© UK MoD Crown Copyright 2017

Three years after coming under fire from activist short sellers, the defence engineering contractor Babcock has warned that a contract audit may result in write-offs.

Early indications from the review, supported by an independent accounting firm, “suggest that there may be negative impacts on the balance sheet and/or income statement for current and/or future years,” Babcock said. The company, which in September appointed new chief executive David Lockwood, aimed to have the audit completed in time for full-year results due in May.

Trading in its fiscal third quarter showed no improvement on the first half of the year, Babcock added. Weakness in civil aviation and Covid-19 disruption meant underlying revenue for the nine months ended December was down 3 per cent at £3.4bn.

“Uncertainty remains around the outturn for this financial year, especially given that our fourth quarter is historically our strongest and that the Covid-19 situation has worsened in most of our markets. Given this uncertainty, and the start of our review of contract profitability and balance sheet, we continue not to provide financial guidance for this financial year,” the company said.


A former Petrofac employee has admitted to additional charges under the UK Bribery Act, the Serious Fraud Office said. David Lufkin, Petrofac’s former global head of sales, pleaded guilty to three counts of bribery relating to payments made between 2012 and 2018 that were to influence the award of contracts to Petrofac in the United Arab Emirates worth around $3.3bn, the SFO announced. Petrofac said it continues to engage with the SFO and reiterated that no charges have been brought against any group company or any other officers or employees.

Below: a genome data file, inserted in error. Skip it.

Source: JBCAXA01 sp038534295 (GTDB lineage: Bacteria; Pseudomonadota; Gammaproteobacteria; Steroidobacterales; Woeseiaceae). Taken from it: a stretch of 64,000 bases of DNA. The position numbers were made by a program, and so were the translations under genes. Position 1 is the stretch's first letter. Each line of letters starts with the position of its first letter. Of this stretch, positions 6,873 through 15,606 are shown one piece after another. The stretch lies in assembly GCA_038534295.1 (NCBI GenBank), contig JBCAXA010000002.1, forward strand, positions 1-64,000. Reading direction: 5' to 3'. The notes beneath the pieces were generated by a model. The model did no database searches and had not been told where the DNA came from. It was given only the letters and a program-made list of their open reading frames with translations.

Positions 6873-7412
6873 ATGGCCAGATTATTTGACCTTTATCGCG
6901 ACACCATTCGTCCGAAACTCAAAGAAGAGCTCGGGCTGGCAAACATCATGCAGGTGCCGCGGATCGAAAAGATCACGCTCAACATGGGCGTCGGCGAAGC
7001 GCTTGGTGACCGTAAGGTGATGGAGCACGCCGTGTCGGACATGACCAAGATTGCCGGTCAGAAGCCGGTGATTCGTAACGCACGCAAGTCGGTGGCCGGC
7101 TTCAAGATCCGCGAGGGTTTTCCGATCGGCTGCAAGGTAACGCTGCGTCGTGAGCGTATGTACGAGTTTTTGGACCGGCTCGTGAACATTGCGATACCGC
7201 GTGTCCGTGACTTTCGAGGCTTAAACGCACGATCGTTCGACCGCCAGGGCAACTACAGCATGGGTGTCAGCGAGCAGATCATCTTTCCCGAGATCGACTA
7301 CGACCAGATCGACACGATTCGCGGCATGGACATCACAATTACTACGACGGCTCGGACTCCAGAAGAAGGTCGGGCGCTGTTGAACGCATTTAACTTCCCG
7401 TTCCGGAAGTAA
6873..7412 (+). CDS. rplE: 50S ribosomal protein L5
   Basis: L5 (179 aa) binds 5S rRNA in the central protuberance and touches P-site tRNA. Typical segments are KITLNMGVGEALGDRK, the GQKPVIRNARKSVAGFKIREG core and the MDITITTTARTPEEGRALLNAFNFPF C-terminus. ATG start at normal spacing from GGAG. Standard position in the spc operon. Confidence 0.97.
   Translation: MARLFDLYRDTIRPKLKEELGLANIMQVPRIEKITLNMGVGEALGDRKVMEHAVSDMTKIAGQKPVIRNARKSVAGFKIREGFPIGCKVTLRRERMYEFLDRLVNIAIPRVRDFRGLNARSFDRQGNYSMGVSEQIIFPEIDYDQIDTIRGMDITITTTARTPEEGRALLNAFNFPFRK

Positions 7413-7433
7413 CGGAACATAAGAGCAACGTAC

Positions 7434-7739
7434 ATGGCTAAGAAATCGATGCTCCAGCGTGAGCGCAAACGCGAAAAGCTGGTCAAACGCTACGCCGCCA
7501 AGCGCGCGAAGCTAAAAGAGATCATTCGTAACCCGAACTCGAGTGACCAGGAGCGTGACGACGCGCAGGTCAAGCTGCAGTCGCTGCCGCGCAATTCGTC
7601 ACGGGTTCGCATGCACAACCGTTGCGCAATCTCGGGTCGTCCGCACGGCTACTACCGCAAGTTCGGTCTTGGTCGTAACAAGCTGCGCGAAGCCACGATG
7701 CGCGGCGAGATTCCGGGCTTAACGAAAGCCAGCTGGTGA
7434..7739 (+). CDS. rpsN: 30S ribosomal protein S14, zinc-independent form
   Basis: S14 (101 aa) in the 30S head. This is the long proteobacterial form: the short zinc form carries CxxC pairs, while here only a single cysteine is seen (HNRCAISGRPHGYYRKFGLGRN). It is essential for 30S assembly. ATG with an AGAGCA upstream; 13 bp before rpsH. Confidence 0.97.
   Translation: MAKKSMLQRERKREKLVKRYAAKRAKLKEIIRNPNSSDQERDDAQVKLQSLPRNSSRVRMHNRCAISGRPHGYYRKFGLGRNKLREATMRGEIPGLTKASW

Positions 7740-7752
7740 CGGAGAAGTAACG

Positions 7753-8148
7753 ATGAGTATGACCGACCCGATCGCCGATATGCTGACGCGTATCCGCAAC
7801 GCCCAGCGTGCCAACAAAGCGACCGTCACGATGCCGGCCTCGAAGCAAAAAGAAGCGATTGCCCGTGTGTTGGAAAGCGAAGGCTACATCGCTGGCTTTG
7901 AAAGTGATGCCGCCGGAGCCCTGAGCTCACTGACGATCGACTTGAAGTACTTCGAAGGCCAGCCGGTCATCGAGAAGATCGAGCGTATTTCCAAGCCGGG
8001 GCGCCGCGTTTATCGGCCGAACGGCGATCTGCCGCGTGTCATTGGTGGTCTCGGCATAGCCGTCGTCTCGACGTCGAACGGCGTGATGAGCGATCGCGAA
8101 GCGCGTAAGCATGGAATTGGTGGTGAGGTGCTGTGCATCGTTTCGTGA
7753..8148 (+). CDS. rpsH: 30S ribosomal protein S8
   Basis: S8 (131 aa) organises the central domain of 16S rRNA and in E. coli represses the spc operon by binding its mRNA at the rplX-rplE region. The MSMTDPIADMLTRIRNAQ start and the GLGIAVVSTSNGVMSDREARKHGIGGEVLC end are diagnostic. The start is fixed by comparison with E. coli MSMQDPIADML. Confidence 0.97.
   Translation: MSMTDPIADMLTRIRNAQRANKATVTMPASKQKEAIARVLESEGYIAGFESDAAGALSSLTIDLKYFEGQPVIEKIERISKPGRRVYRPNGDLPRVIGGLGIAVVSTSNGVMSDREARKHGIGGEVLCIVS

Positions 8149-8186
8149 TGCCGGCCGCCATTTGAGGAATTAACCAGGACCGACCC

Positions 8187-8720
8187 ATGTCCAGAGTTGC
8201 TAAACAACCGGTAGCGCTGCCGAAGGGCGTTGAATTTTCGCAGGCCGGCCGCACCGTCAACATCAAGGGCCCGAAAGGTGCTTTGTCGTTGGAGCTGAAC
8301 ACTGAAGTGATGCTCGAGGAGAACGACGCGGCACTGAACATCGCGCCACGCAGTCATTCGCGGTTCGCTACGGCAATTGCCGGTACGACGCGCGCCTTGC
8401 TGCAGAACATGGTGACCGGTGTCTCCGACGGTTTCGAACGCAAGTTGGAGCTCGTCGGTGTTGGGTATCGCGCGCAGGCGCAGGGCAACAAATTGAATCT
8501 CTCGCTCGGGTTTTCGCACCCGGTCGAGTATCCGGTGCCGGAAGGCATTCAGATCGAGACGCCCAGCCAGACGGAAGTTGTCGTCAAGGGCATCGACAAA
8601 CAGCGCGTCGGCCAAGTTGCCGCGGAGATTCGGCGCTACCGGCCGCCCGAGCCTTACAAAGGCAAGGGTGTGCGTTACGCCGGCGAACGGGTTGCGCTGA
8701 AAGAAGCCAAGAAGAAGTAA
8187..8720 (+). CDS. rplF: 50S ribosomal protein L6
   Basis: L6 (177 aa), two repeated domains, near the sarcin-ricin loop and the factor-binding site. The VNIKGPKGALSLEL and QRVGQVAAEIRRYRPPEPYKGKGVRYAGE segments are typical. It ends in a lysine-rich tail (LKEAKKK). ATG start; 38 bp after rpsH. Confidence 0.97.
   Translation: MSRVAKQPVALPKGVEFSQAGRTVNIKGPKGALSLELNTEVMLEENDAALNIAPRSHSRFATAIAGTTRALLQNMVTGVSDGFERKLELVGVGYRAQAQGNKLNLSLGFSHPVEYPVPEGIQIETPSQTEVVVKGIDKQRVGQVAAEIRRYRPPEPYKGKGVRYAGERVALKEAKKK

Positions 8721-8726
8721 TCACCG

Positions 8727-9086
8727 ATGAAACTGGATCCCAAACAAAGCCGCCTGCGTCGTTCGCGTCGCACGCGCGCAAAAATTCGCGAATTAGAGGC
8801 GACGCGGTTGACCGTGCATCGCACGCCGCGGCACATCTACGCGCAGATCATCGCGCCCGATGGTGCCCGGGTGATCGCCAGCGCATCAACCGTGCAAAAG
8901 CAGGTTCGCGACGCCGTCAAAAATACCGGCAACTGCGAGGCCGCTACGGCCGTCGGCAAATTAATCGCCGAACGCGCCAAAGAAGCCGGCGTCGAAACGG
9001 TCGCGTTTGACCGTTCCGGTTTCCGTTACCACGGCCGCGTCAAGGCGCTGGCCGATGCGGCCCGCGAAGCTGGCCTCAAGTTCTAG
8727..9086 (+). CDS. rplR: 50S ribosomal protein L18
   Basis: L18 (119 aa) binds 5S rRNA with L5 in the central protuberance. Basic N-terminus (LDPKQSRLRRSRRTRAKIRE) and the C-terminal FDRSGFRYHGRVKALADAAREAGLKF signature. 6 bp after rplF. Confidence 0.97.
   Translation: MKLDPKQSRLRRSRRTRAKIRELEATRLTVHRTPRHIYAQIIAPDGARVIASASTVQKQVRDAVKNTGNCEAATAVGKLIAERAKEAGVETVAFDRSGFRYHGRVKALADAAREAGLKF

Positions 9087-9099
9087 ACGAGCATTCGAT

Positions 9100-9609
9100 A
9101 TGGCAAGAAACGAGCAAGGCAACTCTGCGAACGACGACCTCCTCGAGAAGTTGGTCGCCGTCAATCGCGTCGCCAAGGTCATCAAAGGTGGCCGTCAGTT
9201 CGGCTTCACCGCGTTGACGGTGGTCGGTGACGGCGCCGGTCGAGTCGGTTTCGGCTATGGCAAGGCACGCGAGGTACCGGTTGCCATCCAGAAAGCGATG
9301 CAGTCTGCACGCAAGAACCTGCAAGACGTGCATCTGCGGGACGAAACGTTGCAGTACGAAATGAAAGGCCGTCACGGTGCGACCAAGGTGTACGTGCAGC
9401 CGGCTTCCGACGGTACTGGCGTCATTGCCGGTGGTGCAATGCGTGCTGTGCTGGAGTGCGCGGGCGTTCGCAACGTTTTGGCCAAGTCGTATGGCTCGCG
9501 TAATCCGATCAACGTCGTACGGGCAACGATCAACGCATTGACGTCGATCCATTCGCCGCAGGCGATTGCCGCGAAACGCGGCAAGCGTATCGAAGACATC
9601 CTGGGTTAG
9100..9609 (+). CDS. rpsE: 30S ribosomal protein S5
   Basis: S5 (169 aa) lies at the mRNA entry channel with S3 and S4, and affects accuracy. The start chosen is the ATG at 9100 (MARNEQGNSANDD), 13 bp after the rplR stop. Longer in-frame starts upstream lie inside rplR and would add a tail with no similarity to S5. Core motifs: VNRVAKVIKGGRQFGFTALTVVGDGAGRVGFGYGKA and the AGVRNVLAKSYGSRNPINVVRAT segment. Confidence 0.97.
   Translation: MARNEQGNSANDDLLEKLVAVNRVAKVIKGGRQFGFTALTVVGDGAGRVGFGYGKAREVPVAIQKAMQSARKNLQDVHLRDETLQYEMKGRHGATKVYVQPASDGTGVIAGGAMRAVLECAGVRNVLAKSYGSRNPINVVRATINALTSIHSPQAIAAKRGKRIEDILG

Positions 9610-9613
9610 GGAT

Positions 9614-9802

British American Tobacco said the SFO had closed an investigation into “suspicions of corruption in the conduct of business by the company, its subsidiaries and associated persons,” which was announced in August 2017. The SFO will be taking no further action in respect of this matter, BAT said.

Software maker Aveva said in a trading update for its third quarter to December that it remains confident in the full-year outlook. Organic constant currency revenue growth in the quarter was over 26 per cent, driven by “a significant number of scheduled subscription renewals”, and the order pipeline for the remainder of the fiscal year is “solid,” it said.

Warehouse park operator Segro said it had collected 98 per cent of all rents for 2020.

Indivior, the maker of opioid addiction treatments, said results for the full year 2020 will be ahead of previous guidance. Net revenue is now expected to be in the range of $645m to $650m thanks to growing sales of its recently launched Sublocade treatment and the relative resilience of legacy product Suboxone, the company said.

Aerospace engineer Meggitt said full-year results would match the targets given in a November trading update.